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Whatever you decide for treatment, I hope it is successful.  I eventually had to put Reina down from that damaged ligament.  She was over 20, but I still considered her a young horse.  It was too soon to lose her.

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I think with you being proactive and trying to help this heal, and not mask the issue, is going to be in her favor for longevity.  You're doing good by her, and that is what counts most.

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On 12/29/2016 at 1:14 PM, Heidi n Q said:

I think with you being proactive and trying to help this heal, and not mask the issue, is going to be in her favor for longevity.  You're doing good by her, and that is what counts most.

I had the vet take a look at her. He says she needs shoes on front. She had a crack on a front foot when I got her. Took her shoes of in September and then my farrier cancelled 3 times and her toes got too long and that crack went right up her hoof:( so she is sore on that front and needs shoes until it is grown out completely. Luckily she grows fast. He hocks are fine and so are her stifles. He says it is a training issue. He suggested cavelletti work. Once I get her shoes on I can ride her and in about a month I can start lightly patterning her. He said she has not chronic unsoundness, just very left handed. Last owner let her get away with it and she will need a good balanced workout regime to get it better at using her hind end. 

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6 hours ago, TigerLilly said:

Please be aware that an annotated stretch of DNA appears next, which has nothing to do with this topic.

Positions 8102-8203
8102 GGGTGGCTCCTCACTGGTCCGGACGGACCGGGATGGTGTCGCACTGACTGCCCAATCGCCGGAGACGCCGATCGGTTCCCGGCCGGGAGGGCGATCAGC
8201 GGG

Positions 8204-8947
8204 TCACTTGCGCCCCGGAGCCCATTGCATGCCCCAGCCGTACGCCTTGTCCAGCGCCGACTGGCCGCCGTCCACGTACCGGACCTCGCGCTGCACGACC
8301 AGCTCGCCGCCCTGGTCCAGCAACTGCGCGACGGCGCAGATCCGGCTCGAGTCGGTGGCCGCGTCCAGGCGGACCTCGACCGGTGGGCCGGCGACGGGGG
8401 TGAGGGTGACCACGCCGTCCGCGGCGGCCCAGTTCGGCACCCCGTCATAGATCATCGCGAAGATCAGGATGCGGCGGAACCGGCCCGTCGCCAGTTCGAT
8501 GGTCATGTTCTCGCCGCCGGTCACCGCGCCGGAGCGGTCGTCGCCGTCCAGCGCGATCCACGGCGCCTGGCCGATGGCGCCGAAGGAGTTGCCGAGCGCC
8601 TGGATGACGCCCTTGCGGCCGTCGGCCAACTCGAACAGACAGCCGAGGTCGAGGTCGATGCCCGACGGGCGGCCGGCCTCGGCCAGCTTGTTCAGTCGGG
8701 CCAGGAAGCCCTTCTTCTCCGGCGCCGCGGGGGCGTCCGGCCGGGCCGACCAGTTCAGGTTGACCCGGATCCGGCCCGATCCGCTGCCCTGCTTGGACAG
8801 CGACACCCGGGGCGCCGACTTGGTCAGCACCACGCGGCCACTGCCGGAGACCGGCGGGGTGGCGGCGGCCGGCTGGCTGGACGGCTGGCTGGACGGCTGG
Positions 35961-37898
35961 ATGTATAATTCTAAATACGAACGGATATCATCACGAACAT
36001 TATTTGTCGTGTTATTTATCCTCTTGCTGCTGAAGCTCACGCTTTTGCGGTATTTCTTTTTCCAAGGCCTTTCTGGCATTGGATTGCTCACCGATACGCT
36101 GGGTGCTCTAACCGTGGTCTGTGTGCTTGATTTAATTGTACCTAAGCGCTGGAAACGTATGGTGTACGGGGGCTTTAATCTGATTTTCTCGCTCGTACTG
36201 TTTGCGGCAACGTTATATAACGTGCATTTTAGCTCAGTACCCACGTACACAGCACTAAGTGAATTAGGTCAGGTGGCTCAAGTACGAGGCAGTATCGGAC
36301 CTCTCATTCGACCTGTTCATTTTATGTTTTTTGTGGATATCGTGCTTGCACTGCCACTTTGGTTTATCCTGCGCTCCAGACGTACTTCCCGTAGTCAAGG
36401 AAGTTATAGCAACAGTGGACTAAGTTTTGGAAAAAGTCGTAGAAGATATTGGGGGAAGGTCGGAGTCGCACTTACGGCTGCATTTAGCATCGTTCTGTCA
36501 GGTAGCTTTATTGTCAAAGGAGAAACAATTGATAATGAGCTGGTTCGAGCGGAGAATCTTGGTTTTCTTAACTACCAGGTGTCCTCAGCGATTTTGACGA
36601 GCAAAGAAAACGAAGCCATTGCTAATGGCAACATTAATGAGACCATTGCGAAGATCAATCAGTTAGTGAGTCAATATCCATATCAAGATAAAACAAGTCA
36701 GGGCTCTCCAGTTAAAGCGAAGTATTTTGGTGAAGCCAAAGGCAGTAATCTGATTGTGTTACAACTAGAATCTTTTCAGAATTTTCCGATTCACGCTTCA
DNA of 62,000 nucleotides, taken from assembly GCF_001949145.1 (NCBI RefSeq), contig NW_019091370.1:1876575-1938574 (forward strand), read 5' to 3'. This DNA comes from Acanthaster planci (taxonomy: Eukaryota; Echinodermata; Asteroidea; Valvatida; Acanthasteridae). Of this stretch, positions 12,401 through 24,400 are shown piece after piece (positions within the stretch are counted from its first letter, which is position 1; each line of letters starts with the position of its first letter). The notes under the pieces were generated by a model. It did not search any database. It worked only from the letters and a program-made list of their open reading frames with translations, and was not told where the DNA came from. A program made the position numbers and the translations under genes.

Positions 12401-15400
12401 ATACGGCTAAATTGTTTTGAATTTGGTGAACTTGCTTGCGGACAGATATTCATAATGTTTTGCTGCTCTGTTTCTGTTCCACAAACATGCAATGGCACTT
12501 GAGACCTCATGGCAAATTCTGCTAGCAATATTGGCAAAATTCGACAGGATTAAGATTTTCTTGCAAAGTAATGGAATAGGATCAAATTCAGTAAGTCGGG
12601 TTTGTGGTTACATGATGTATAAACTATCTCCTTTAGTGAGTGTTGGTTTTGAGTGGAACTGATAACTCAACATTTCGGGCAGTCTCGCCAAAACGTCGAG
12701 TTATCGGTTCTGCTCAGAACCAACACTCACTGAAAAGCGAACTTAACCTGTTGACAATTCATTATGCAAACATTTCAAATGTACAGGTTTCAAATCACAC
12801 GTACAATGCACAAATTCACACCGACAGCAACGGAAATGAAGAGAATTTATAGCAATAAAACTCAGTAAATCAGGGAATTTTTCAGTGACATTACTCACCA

I had the vet take a look at her.

 

He says it is a training issue. He suggested cavelletti work. Once I get her shoes on I can ride her and in about a month I can start lightly patterning her. He said she has not chronic unsoundness, just very left handed. Last owner let her get away with it and she will need a good balanced workout regime to get it better at using her hind end. 

cavelletis will help with her using her back and tracking up, but for mitigating that one sidedness i'd build up to a lot of riding counter canter, quarter line, counter shoulder in, shoulder in, leg yield in both directions.  it snaps them out of "assuming" too much. 

 

best of luck!!

 

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6 hours ago, nick said:

cavelletis will help with her using her back and tracking up, but for mitigating that one sidedness i'd build up to a lot of riding counter canter, quarter line, counter shoulder in, shoulder in, leg yield in both directions.  it snaps them out of "assuming" too much. 

 

best of luck!!

 

I had just started doing some shoulder in, haunches in and then winter happened. She was picking it up quickly so I was happy with that:) she is really good at pivoting on her back end but sort of clueless about moving her haunches. I thought that might be where the issue was but was not sure. I have only had her since August so we are still feeling each other out. 

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counter canter can work wonders with balance and activating the haunches.  I used to hate having to ride it, but it is so effective for healthy moving that I have come to accept it as the solution for a lot if issues.  

 

the mare sounds nice. 

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from what I've read in your posts so far you like to run barrels.  i'd avoid that pattern for a while until she loses the one sided tendency.   or train the pattern in both directions--better yet make the distance between barrels even larger and ride them in counter canter with a flying change just for fun :P.

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5 hours ago, nick said:

from what I've read in your posts so far you like to run barrels.  i'd avoid that pattern for a while until she loses the one sided tendency.   or train the pattern in both directions--better yet make the distance between barrels even larger and ride them in counter canter with a flying change just for fun :P.

Yes, we are avoiding the pattern altogether right now. She is just to hard on her right rein so I want to get her nice a flexible. 

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counter canter on the outside rein, inside leg.  she'll get softer because she'll have to so she doesn't fall on her face.  that's the lesson.